Datica Blog

Reflecting on our time with CDHI at UCSF

Mohan Balachandran

Mohan Balachandran

Co-Founder

December 17, 2015

With 2016 rapidly approaching, we are reflecting on what a huge success 2015 was for us but we really can’t take all the credit – we had some amazing inspiration from fellow industry leaders. One of the most memorable experiences we partook in and sponsored this year was the 2015 Digital Health Summer Summit co-hosted by the Center for Digital Health Innovation (CDHI) at UCSF where my fellow Cofounder and CEO, Travis Good, got the opportunity to moderate a panel on dealmaking, piloting and scaling. As a relatively young company, we are all ears to the learnings offered by others, and what we took from this event back in June inspired our next six months and beyond.

As we discussed in our recap of the summit, the importance of partnerships seemed to be a recurring theme throughout the conference. Afterall, we’re all working towards the same goal: exceptional patient care at a fraction of the cost. In order to truly shift to a value-based care model though, transformative partnerships are essential, as Director of CDHI, Michael Blum, MD, stated in his Keynote presentation (video below). Dr. Blum is responsible for building partnerships and overseeing the strategic direction of CDHI so it was extremely insightful to listen to his comprehensive vantage point on UCSF’s transformatvie partnerships and how they are working to transform healthcare delivery with innovations in digital health.

CDHI at UCSF is full of passion and intellect, pioneering a new era of precision medicine to improve global health with innnovators from all arenas of digital health. One of the innovators they partner with happens to be a partnership we have in common – Voalte. Just last month, we attended and sponsored Voalte’s first annual user conference, VUE15, where we learned about Voalte’s newly publicized partnership with Uber. Yet another perfect example of how these alliances are transforming the industry.

4 considerations we apply to our own partnerships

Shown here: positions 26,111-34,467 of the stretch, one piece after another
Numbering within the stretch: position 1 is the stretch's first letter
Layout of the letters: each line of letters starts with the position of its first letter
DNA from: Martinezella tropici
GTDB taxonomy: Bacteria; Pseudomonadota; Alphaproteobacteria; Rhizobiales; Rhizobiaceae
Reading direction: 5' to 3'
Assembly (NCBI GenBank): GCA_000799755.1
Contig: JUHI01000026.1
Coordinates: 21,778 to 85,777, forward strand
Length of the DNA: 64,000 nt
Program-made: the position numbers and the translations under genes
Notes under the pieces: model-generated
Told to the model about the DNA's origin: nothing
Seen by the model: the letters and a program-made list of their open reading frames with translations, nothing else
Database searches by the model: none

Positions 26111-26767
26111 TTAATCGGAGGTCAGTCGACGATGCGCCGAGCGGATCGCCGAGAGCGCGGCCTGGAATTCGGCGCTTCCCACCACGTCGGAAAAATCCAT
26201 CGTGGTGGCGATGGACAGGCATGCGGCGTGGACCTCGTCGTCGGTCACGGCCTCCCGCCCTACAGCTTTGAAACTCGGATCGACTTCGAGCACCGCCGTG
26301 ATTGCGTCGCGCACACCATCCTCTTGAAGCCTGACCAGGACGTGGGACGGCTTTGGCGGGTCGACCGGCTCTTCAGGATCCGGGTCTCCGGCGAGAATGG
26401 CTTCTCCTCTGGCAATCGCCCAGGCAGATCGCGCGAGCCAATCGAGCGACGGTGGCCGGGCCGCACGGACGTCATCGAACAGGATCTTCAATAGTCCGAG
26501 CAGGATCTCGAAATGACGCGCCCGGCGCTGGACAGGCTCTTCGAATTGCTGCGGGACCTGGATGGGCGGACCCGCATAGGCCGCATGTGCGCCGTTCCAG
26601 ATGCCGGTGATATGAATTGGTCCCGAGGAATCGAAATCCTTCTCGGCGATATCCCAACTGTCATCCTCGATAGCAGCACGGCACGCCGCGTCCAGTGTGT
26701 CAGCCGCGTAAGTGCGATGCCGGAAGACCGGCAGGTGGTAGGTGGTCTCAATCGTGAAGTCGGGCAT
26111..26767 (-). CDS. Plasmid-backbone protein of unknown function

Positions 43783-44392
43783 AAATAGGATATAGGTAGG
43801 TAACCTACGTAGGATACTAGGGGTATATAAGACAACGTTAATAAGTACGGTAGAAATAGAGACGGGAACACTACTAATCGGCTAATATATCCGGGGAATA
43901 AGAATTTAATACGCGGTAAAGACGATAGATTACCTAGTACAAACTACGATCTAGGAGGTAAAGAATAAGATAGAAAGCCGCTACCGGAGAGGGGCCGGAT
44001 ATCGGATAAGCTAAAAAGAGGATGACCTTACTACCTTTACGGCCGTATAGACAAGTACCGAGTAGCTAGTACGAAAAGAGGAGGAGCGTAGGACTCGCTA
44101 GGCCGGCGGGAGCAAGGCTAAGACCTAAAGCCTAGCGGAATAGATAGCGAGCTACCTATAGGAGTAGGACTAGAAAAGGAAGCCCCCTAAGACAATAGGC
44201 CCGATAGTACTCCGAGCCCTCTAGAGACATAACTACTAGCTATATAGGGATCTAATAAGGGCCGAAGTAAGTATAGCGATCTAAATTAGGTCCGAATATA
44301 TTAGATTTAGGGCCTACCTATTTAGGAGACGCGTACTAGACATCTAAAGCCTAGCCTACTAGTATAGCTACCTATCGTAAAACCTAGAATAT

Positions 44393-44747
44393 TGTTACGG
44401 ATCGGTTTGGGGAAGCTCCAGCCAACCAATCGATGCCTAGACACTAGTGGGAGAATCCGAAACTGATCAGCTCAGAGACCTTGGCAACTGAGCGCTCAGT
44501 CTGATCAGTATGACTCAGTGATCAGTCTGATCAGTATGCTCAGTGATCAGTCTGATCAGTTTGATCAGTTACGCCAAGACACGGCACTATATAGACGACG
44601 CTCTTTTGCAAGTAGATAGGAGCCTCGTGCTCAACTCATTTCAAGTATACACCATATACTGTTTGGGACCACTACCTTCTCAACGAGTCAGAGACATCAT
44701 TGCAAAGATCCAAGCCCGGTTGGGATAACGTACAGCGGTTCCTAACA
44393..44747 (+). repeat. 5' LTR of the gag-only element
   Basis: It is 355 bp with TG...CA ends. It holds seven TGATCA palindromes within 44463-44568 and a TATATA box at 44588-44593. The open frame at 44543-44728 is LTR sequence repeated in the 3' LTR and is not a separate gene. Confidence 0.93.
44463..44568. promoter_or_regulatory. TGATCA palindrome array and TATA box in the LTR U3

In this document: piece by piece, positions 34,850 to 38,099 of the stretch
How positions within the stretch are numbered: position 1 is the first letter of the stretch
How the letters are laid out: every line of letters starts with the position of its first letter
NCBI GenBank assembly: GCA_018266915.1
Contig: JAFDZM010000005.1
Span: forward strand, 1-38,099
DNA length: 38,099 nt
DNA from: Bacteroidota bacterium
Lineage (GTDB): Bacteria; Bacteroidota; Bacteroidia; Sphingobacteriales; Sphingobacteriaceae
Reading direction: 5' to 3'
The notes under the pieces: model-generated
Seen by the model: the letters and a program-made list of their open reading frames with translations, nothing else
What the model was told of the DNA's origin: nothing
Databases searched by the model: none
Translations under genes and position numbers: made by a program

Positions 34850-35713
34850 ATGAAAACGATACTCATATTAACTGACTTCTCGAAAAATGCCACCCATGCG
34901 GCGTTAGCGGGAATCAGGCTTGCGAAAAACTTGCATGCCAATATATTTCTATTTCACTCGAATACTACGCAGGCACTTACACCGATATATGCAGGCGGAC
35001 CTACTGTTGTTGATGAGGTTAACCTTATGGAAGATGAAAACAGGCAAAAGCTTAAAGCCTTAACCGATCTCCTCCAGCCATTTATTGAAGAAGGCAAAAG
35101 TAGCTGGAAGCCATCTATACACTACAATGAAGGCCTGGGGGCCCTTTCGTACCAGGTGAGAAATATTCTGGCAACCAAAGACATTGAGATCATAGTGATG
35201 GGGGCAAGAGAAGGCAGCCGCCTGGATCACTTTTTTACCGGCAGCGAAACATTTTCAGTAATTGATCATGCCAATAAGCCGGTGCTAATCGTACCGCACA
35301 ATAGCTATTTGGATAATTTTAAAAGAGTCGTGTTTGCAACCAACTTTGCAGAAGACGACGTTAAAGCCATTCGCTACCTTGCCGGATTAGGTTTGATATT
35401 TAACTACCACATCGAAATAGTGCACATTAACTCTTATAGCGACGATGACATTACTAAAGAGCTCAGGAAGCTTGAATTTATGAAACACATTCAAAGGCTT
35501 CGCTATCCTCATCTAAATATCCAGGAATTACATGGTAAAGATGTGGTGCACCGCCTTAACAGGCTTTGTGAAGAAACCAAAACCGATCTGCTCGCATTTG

After the Digital Health Summer Summit we became aware and hypercritical to those we work with. Here are a few of the citerion we consider:

  1. **Strategic alignment with care, precision and process **– Linking our structure and resources with strategy and technology results in more effective partnerships through cost optimization, relationship intimacy and disruptive innovations.
  2. Understanding our partner organizations as well as we know our own **– **There is clearly added value in working with other organizations so a common understanding of culture, values, and approach needs to exist.
  3. Mitigation and minimalization of risk – Jumping into a partnerhsip is easy but addressing risks prior is essential as the both entities’ reputations are on the line. Engaging in low-risk, trial collaborations is one potential method for evaluating a potential partner before any serious commitment is made; this is why most innovators adopt pilot programs.
  4. Clarification of roles – Individual members’ responsibilities with division of labor and legal agreements should be enacted from that first kickoff meeting. Internal discussions around every engagement and positioning of new partnerships and opportunites need to be had and agreed upon.

What are some of the criterion you consider in your organization’s partnerships? Tweet us about them!

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